Paul Braunbehrens writes:
> Mark, I'm pretty opinionated, but here goes (since you asked
> for opinions).
> A computer needs to do a few things to qualify, in my book.
> 1) user replaceable battery

IMO, it really depends on how long the battery lasts and therein lies a
Catch-22: when you design for a User-replaceable battery, its easy to
undersize the battery so that it only lasts a few days/weeks/months and gain
a smaller size that's more convenient to wear on one's wrist or whatever.

However, in general, I don't mind sending a dive computer in to the
manufacturer every 3-5 years for a $75 battery, as opposed to needing to
open the thing up (and subjecting it to Murphy's Law) 2-4 times per year for
a $15 "User" battery.  Not only can the former be potentially less expensive
(particularly if you fail to reseat the O-ring properly and cause a flood!),
but it has at least been my experience with my current computer (with an old
Monitor I) that when the computer is returned to the factory for a new
battery that they'll double-check its  calibration, etc, which is also
clearly worth something.

> 2) activate automatically upon water entry


> 3) nitrox capability

I'll probably go for this feature as well.  I'll also look for the ability
to set the mix, as opposed to it being limited to just Nitrox I & II.

> The suunto vyper does these 3 very well, and it will also function in
> gauge mode, allow you do download your dives to your PC, and it uses
> a pretty good model (Reduced Gradient Bubble).   I think it's about
> $300.

I was looking at the Vyper within the past year or so and while it really
looks promising, I didn't care for the fact that it had a very definite
"safety stop" that was pragmatically mandatory.  I was on holiday last week
and got in some diving and due to surface conditions on one dive, I pulled
my primary stop at ~25fsw.  I don't recall technically if this would have
been permitted or not within the Vyper's model, but I know that it would
have been close to being disallowed, or perhaps more accurately "not

> Suunto also makes an integrated one, the cobra.  It's basically a
> vyper with air integration.  I'd stay away from it.  Buy a nice
> gauge, and you don't need it.  The only real failure mode in gauges
> is that they stick (if they are old and mistreated).  This is an easy
> failure to spot.  If the gauge hasn't moved when you look at it
> again, then it's sticking.

Agreed.  The main feature of Air-Integrated (AI) dive computers tends to be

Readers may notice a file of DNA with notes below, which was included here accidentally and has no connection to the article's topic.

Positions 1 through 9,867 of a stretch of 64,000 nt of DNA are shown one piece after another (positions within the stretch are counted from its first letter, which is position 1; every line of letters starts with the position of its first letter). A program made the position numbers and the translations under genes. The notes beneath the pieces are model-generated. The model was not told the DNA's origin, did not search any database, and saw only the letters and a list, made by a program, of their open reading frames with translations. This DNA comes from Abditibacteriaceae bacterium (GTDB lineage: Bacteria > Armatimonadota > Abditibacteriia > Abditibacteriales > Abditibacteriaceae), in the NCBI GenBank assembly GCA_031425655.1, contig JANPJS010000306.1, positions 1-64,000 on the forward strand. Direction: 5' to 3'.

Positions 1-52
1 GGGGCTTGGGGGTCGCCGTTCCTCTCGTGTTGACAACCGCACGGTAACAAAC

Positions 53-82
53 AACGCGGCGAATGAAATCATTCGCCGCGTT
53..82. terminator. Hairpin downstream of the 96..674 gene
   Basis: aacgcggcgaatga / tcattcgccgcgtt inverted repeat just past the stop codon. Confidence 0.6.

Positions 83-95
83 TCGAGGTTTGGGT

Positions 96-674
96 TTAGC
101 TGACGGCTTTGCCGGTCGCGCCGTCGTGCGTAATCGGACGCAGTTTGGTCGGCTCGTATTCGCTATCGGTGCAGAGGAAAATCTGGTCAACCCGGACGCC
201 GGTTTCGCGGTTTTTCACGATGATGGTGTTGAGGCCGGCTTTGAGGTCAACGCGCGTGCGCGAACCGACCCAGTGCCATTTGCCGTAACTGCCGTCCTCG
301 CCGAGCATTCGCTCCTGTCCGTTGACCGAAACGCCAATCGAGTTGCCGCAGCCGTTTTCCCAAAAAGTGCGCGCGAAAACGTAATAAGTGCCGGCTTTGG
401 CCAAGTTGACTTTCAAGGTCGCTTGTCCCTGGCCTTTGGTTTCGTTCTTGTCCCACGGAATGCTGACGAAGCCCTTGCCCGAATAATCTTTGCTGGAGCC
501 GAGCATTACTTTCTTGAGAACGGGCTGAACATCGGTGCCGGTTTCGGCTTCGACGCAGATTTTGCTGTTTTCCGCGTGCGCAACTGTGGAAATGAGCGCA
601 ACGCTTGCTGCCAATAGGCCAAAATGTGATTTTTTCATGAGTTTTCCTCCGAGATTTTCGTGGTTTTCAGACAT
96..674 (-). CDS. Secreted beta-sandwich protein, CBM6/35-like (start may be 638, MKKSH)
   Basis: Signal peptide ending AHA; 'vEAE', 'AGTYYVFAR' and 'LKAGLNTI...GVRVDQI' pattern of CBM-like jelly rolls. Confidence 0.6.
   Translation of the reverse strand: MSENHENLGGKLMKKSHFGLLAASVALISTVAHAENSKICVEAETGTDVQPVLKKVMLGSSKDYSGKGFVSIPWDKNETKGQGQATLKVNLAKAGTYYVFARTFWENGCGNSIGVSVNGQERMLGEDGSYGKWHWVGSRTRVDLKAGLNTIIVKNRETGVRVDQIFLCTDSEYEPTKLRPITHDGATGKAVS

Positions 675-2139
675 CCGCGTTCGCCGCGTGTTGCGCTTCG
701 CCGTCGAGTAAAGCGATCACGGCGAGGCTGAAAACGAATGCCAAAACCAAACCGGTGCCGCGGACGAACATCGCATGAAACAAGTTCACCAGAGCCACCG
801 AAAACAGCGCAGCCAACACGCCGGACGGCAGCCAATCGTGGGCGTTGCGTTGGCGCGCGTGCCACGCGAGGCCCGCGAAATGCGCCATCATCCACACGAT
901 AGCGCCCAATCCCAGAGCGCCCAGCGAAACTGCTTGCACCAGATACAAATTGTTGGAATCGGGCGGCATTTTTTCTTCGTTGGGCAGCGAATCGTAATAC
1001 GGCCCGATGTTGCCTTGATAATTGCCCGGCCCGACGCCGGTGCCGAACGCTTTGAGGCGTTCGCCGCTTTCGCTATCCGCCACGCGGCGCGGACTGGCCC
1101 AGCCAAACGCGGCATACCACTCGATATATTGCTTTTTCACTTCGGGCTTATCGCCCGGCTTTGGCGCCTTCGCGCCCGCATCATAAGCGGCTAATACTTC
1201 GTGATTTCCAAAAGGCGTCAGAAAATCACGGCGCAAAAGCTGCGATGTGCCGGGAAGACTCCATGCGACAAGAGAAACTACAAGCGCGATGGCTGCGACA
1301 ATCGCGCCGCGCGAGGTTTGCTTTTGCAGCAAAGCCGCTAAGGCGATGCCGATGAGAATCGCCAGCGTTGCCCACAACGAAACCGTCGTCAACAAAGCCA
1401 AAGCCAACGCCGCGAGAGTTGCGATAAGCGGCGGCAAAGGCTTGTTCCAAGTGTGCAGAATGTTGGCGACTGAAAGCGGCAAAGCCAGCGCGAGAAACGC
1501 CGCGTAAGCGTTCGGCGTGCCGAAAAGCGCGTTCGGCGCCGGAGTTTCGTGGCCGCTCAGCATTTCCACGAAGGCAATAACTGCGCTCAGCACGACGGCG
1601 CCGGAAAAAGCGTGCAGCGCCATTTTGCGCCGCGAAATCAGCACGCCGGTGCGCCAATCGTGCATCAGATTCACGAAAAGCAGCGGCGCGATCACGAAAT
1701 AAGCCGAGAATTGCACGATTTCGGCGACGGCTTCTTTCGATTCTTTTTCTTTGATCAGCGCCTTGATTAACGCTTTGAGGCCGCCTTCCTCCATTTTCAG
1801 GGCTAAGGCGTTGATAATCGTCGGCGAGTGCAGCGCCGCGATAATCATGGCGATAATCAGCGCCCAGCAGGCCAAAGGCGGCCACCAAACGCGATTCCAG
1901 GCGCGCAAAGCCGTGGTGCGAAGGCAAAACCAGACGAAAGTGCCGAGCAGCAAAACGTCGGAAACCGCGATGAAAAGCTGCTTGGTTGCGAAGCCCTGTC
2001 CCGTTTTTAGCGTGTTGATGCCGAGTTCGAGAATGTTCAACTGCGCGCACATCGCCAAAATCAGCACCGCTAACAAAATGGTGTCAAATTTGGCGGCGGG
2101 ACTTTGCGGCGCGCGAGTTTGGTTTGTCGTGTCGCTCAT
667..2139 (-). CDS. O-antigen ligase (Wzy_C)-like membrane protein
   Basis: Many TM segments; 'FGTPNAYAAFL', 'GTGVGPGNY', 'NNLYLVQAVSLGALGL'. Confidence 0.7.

the strong suction that they put on your wallet.

Mark writes:
> >
> > What functionality and features are lost with the  AERIS
> > 300G when compared to the other two fully integrated computers?
> > It is quasi-A/I, in that the analog SPG does couple with the
> > computer(to some extent), but I am not sure exactly what
> > features are lost versus the fully integrated systems.

"Quasi-AI"?  Do you mean that it is a hosed-AI system instead of the newer
(and more things to go wrong) "hoseless" AI types?

If the computer is using the tank pressure in any fashion, there needs to be
an A/D conversion device, which generally means a piezoelectric transducer.
If there's a traditional analog gage in the console, this probably means
that there's simply a "T" HP fitting hidden inside the console that supplies
the HP air to both devices.

Generically speaking, the thing you're gaining with any AI computer is an
air consumption based "time remaining" prediction.  But since the
assumptions that go into that value are invariably very simple/primitive
(constant depth, SAC, etc), the information provided is often bordering on
useless trivia.  This is particularly the case as your air consumption
improves to the point that your bottom time is "deco limited" instead of
being "air limited".

> > OTOH, I have a degree of concern about relying on a single
> > integrated digital SPG.  Over the years I have occasionally
> > experienced computer malfunctions, but have never had a
> >  problem with an analog SPG.

Generally speaking, I like the old, traditional analog SPG.  There's very
few things that can go wrong with it and its failure modes are pretty
intuitively obvious in their nature.

When it comes to electronics and saltwater, literally anything can happen.
I've had more than enough electronic strobes & watches go flaky and the one
thing that they all have in common was that they were all quite
unpredictable in their failure modes.  They were all essentially sudden
failures - when the saltwater electrolyte hit their circuits, some were
silent, others screaming.  None of them have any sort of pseudo-failsafe
"limp home" mode.

FWIW, so long as you have something hanging off of an HP hose, if the gage
dies, with some practice, you can still estimate by hand to some degree your
remaining air supply simply by feeling the rigidity of your HP hose.